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The remedy would lie in starting the word higher, as,

- T --- TN.

Do not allow the voice to rise at the end of the downward slide at the close of a sentence. — This fault results very often from the preceding one. Finding that the last word is started too low for a good note, the speaker puts the last part of it, or sometimes the whole last note, higher, thus sacrificing meaning for the sake of tone. Avoid this. Examples are given below.

There are many reasons which make a good and thorough battle

necessary. The Southern men are infatuated. They will not have peace.

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Do not give a falling slide where the thought is not complete. — This is really not an elocutionary fault, but a logical one. The student more often does not see the meaning than sees the meaning and does not give the correct inflection. To correct this fault, it is generally sufficient to show that the thought is not complete at this particular place, but that at some point farther on it is complete. The fault is most prevalent in the case of poetry where the thought is not complete at the end of a line. Example:

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EXERCISES 69. Give the following, beginning on high pitch and gradually moving downward. (a) Ah, me! Ah, me! Those days! Those days! (b) How the signboard creaks all day long. (c) All gloom, all silence, all despair. — FULTON and TRUEBLOOD.

70. Give the following with continually falling melody:
The eye of Heaven penetrates the darkest chambers of the soul.

How dare you tread upon the earth which has drunk in the blood of slaughtered innocents? 71. Extend the hands, with the palms down, on the right, obliquely

FIG. 56. Nearing the stroke in Ex. 69. FIG. 57. After the stroke in Ex. 69.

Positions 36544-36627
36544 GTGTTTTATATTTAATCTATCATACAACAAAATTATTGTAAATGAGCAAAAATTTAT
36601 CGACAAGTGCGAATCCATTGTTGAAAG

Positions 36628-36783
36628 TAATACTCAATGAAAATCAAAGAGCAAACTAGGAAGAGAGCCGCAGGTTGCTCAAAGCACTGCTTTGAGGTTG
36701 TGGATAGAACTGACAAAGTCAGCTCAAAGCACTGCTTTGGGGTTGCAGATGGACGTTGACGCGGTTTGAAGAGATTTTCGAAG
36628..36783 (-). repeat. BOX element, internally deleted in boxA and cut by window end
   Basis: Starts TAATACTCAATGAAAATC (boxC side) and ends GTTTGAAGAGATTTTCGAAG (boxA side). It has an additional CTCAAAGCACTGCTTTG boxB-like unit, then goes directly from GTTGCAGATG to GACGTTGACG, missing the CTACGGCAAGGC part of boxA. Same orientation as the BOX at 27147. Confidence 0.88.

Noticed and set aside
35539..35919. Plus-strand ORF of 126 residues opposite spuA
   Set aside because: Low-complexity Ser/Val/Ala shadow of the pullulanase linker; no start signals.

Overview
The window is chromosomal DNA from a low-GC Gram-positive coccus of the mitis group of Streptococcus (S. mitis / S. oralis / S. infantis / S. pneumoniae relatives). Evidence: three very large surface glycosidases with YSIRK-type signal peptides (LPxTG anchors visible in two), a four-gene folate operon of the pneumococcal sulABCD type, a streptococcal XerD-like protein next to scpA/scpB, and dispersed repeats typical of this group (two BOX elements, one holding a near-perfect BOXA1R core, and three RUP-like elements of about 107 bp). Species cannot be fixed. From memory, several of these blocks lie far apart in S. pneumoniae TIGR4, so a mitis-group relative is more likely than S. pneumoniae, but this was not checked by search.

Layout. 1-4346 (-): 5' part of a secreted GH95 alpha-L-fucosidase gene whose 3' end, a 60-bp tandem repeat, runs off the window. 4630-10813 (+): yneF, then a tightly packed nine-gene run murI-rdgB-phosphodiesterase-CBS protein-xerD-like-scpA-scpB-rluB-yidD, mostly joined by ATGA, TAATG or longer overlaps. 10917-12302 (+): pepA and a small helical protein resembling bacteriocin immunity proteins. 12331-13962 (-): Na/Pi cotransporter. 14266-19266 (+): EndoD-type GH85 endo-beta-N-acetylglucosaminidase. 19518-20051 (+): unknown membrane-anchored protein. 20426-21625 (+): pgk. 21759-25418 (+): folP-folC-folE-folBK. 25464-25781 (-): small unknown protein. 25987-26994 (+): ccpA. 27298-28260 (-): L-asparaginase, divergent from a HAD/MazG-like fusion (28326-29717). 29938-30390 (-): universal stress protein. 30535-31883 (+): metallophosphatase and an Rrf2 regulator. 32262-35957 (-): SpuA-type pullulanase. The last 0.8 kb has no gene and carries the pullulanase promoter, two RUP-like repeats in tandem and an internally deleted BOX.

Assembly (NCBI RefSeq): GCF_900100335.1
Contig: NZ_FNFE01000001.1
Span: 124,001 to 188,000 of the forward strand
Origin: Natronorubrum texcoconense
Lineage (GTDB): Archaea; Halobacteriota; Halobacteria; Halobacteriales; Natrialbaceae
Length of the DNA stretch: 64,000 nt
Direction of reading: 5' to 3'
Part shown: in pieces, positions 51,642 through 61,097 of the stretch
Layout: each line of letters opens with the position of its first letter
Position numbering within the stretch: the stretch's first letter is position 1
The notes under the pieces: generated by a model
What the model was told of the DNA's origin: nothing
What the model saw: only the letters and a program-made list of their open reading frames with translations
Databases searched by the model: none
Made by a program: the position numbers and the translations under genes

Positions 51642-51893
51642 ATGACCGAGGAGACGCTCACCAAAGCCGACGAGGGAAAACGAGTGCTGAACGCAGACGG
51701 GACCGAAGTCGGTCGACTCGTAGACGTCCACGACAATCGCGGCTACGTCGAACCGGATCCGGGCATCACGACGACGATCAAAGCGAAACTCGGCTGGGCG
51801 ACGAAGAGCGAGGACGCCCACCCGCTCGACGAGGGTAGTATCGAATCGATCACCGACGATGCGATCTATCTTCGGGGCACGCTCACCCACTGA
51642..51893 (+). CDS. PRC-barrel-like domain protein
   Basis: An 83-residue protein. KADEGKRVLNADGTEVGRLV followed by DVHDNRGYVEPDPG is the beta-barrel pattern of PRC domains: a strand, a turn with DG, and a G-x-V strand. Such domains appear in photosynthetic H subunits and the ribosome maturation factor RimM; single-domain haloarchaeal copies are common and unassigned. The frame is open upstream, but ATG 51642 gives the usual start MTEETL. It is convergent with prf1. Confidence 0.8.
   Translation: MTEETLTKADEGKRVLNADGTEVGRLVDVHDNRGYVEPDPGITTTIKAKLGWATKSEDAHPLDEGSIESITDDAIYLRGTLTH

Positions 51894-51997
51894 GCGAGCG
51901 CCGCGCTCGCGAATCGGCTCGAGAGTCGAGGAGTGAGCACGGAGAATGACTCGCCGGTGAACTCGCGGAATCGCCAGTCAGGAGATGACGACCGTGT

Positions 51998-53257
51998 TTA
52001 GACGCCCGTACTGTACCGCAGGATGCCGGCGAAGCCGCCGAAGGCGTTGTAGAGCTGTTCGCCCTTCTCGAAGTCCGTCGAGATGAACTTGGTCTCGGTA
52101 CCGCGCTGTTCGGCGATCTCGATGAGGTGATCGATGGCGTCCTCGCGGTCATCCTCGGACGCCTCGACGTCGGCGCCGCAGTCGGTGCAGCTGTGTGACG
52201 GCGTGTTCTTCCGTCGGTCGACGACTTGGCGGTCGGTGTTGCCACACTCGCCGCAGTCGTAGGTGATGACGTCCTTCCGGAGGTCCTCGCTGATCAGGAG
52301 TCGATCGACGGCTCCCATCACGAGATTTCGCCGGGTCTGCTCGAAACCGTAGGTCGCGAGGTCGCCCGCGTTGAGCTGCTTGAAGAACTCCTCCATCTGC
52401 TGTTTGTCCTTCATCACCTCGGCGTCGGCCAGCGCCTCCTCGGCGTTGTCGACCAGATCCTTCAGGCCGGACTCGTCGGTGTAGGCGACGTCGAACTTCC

toward the ceiling, standing with the right foot forward and the left heel raised slightly from the floor. Now, swaying the hands down in a curved line, elevate them to a corresponding position on the left, striking at the end of the movement, and bringing the left foot forward as you sway your hands across. Sway them back to the right again, ending with a stroke. Repeat eight times. See Figures 56 and 57.

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72. With the right hand describe a horizontal figure eight in front of the body, letting the wrist lead both going and coming. Repeat eight times. Do the same with the left hand. Repeat with both hands, first letting one go above, then the other.

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LESSON XXXII
SOURCES OF POWER IN SPEECH MELODY

A PLEASING melody will probably do as much toward attracting and holding an audience as any accomplishment the orator can have. Below are given a few sources of power in its use.

Use the monotone for grandeur, sublimity, solemnity, and kindred emotions. – Where the different speech notes are given along on one line of pitch, although some may be rising slides and some falling, the melody is said to be the Melody of Monotone. This kind of melody will be found very effective for the emotions of solemnity, grandeur, devotion, sublimity, awe, dread, terror, etc. Examples:

O Thou Eternal One, whose presence bright
All space doth occupy, all motion guide, etc.

Use the semitone for sadness, pity, etc. — This direction will need no explanation. Read the caution against the use of the semitone in the preceding lesson. Do not overdo the matter; this is a powerful agent, and should not be abused. Example:

Alas! Alas! I know not; friend and foe fall together.

NOTE. — There is no good way of indicating the semitone. It is necessary to secure a good example, such as that given in the preceding lesson, and then apply the effect to all cases where its use would be proper.

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